Be it football, cricket, Formula 1, badminton, boxing, or golf; technology has given a new lease of life to virtually every sport. Even a sport like kabaddi now has an international following, is attracting eyeballs, footfall and a range of sponsors.

Technology has been integrated so smoothly into sports that not many realise the depth of its impact. For viewers or fans, it’s the end result that matters. Hence while they see the newer formats and viewing experiences which allow engagement and enjoyment at a whole new level, they may not understand that it is in fact new technologies that are enabling this new immersive viewing experience and engagement. And rightfully so, as the point is to make it entirely seamless.

A second wind

Cricket has been an all-time favourite sport in India. But over time and with other international sports taking centre stage, the way people consumed sports changed and with it, changed the broad traditional viewership and audience. This may sound bizarre but a dozen-odd years ago, sports analysts were writing obituaries for cricket as the nation’s top sport. This was the period when the traditional five-day test matches kept meandering into dreary draws year after year.

Then the IPL (Indian Premier League) happened in 2008. Backed by the latest technology plus dollops of hype and hoopla, cricket gained a new lease of life along with an unprecedented fan following in India as well as other nations. Where sports heroes were once difficult to approach, social media and other digital technologies allowed fans to connect instantly with their heroes. In turn, this boosted viewership and sponsorships as well. A captive audience was now within easy reach and it offered advertises greater traction for their products and services.

From cricket commentaries being typically in Hindi and English, the 2018 IPL matches included eight regional languages and this count further increased in 2019. IPL has now deployed remote production technology while centralising most of the core operations which are managed remotely via a solitary production hub. Not surprisingly, 18.6 million concurrent viewers watched the final IPL match via a video-streaming platform–creating a new world record. The entire season’s numbers also soared from 202 million viewers in 2018 to 300 million in 2019.

Not only cricket but other sports such as motor racing, boxing, tennis, even chess, have benefitted from tech innovations. Viewers from across the globe can live video stream any sporting event. Smooth signal transmissions as well as multiple high-definition feeds are sent directly from sports venue cameras to the hub and, thereon, to viewers.

Besides viewers, the biggest beneficiaries are broadcasters because remote production facilitates immense cost savings, resource management and the handling of complex logistics. The kind of technology we’re talking about here is network connectivity, content delivery, cloud infrastructure and security, providing fans a seamless experience via tie-ups with tech companies.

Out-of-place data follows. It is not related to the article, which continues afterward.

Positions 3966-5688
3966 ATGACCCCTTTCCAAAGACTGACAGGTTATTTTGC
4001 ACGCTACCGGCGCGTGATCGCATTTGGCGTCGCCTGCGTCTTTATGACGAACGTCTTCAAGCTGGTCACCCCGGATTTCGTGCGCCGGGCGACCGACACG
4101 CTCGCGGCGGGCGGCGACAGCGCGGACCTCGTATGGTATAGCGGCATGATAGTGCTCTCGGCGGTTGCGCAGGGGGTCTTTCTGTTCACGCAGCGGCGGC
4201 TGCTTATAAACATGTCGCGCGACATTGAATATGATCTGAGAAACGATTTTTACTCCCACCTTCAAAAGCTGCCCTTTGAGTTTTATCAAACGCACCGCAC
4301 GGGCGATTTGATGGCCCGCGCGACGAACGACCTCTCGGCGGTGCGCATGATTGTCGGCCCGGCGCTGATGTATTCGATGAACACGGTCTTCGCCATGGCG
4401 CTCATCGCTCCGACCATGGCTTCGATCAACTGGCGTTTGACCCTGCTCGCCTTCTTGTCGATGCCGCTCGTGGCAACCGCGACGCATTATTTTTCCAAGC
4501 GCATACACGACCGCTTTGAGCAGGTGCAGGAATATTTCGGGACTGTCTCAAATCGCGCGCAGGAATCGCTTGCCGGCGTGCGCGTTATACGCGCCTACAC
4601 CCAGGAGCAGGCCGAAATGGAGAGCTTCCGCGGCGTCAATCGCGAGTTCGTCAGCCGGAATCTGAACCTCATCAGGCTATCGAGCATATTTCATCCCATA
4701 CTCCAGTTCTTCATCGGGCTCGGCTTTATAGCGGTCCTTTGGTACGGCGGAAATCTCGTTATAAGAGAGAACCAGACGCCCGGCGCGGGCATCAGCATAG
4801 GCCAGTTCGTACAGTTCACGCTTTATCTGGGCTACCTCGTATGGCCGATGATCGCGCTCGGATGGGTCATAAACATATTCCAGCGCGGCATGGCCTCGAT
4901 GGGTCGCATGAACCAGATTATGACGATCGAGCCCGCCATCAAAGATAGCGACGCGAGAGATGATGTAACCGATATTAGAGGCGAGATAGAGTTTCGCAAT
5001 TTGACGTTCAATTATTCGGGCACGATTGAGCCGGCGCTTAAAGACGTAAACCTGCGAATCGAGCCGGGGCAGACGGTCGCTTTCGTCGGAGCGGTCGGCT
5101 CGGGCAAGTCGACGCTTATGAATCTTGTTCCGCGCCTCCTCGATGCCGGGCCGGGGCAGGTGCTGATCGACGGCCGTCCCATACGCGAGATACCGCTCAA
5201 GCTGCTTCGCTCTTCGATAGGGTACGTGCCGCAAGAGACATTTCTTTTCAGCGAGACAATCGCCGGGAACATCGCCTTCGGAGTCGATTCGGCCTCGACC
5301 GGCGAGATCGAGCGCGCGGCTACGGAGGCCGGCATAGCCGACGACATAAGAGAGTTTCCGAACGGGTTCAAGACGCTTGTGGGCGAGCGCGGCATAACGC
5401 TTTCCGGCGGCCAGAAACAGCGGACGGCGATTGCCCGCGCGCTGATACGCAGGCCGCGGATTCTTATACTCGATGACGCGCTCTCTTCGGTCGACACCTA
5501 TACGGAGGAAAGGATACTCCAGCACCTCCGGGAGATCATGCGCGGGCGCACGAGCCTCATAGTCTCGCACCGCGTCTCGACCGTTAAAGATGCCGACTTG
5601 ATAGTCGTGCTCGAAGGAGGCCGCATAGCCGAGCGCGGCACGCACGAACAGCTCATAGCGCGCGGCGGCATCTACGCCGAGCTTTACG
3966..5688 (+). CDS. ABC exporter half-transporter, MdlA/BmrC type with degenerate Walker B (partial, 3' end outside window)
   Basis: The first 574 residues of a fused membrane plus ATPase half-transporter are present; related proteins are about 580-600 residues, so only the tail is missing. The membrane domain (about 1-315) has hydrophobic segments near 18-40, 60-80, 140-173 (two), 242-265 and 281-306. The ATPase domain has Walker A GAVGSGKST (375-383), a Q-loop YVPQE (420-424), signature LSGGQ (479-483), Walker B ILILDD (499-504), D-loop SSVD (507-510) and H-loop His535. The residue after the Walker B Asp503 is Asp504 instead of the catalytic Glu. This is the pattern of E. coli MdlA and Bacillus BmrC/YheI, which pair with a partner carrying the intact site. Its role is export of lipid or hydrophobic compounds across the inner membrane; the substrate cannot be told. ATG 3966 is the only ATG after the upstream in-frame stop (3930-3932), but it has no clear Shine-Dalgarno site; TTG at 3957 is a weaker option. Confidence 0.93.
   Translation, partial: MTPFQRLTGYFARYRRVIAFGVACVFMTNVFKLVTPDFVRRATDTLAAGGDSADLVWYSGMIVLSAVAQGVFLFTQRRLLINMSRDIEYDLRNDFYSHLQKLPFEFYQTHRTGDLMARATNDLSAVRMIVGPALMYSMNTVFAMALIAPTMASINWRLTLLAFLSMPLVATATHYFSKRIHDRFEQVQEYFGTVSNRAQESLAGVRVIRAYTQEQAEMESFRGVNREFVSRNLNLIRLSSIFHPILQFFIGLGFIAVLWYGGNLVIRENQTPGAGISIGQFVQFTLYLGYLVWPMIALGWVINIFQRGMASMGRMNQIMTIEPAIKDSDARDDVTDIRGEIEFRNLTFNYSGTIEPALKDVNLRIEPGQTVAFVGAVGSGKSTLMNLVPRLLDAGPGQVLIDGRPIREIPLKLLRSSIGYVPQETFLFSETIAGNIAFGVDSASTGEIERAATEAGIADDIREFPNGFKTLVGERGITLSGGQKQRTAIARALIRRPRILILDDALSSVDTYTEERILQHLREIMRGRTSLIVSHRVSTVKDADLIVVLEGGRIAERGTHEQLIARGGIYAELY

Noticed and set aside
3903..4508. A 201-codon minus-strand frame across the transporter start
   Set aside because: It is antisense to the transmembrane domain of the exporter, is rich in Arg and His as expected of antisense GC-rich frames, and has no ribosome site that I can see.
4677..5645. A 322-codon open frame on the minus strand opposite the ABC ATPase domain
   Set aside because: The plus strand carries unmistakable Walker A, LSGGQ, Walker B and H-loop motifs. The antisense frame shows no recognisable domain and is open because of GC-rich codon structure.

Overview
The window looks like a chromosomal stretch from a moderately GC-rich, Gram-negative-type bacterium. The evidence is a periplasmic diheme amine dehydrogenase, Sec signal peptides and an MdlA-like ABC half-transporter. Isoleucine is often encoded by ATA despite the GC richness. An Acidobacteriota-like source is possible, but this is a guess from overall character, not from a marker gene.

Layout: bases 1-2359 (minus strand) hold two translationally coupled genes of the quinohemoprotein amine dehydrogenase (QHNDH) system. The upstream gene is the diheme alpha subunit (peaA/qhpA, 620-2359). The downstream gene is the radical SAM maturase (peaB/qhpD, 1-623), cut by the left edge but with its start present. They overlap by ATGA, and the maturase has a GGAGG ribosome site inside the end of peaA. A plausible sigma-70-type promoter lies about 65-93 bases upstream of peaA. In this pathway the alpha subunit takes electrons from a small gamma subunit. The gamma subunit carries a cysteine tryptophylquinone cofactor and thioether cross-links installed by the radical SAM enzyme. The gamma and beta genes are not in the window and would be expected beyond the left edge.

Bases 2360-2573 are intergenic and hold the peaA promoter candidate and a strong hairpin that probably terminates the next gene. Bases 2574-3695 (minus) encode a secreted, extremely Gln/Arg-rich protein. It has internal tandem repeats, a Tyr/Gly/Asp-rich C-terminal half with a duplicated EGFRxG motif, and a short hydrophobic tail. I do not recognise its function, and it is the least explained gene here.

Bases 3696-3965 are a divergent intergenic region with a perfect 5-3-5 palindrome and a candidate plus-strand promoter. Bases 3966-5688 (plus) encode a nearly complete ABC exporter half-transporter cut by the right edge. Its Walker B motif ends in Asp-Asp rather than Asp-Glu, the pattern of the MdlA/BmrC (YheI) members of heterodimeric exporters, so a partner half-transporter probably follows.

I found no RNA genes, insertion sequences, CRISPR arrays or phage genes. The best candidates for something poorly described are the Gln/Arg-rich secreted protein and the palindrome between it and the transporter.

Real-time action

Technology should be leveraged in a fast-paced sport such as motor racing where live action is imperative. Here, cloud, networking, mobility and security systems help in lowering the hurdles for broadcasters and rights-holders in expanding their footprints into newer markets while enabling fans to experience unparalleled live coverage. Best-in-class action technologies offer live 360-degree and ultra-high-definition videos. Additionally, the Internet of Things, as well as augmented and virtual reality, allow extremely powerful and immersive experiences for viewers.

With these new technologies, the full potential of digital transformation is being unleashed in global sports. Marketers and broadcasters are able to attract the attention and fandom of people outside its traditional audience demographic to increase revenues. They can further cater to an increasingly split audience across different—sometimes competing, sometimes complementary—platforms, including traditional TV and video streaming services, as well as social media and mobile apps. The key target audience for most sports being millennials, all sports are increasingly using digital tools to find new ways to connect with them. They are also the ones who are most tech-savvy and don’t have the patience to sit through an entire F1 race or a sports event.

Having said that, while attracting younger audiences is understandably a priority for many sports, it’s not all about age. Sports brands can place too much emphasis on attracting younger fans, and not enough on catering for the needs of their entire fan base. Hence, customisation is crucial. Thanks to technological marvels though, every sport including kabaddi and others that had been languishing in obscurity for ages, have finally come of age by turning casual viewers into enthusiastic fans and keeping customisation at the core.

The author is global head of marketing at Tata Communications.

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